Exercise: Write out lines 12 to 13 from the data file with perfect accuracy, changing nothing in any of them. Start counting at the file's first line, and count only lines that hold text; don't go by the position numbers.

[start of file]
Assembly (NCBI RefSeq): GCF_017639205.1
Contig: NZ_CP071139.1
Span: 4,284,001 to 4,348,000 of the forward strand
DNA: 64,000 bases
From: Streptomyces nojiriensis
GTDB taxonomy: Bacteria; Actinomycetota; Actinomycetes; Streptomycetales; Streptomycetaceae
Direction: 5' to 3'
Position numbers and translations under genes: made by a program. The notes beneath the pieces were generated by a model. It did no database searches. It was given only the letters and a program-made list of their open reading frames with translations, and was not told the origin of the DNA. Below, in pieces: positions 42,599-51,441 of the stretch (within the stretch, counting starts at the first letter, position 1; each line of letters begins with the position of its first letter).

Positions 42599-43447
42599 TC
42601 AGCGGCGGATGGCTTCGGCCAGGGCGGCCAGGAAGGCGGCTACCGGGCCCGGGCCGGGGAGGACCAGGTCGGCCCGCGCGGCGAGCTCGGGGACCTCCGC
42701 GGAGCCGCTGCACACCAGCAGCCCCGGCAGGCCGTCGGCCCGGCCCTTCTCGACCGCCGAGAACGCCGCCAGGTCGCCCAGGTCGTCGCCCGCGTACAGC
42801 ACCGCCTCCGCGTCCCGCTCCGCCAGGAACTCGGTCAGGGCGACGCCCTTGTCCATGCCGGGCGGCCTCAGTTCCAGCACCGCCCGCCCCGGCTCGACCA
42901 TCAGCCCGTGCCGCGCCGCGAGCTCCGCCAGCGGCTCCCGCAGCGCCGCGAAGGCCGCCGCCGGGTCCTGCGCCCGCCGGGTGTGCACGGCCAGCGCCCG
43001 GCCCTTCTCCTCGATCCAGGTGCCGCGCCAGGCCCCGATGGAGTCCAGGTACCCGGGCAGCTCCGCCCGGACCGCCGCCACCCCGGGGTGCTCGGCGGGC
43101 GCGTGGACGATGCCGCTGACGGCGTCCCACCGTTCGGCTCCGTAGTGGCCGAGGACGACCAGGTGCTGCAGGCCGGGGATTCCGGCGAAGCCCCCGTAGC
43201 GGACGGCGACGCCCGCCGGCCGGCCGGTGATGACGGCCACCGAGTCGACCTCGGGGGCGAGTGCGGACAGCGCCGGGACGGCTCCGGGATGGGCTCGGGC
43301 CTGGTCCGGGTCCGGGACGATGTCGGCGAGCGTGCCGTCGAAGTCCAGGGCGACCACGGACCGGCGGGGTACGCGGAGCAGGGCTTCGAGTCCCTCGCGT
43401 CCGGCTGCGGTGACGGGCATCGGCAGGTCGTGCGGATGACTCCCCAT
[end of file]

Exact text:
42701 GGAGCCGCTGCACACCAGCAGCCCCGGCAGGCCGTCGGCCCGGCCCTTCTCGACCGCCGAGAACGCCGCCAGGTCGCCCAGGTCGTCGCCCGCGTACAGC
42801 ACCGCCTCCGCGTCCCGCTCCGCCAGGAACTCGGTCAGGGCGACGCCCTTGTCCATGCCGGGCGGCCTCAGTTCCAGCACCGCCCGCCCCGGCTCGACCA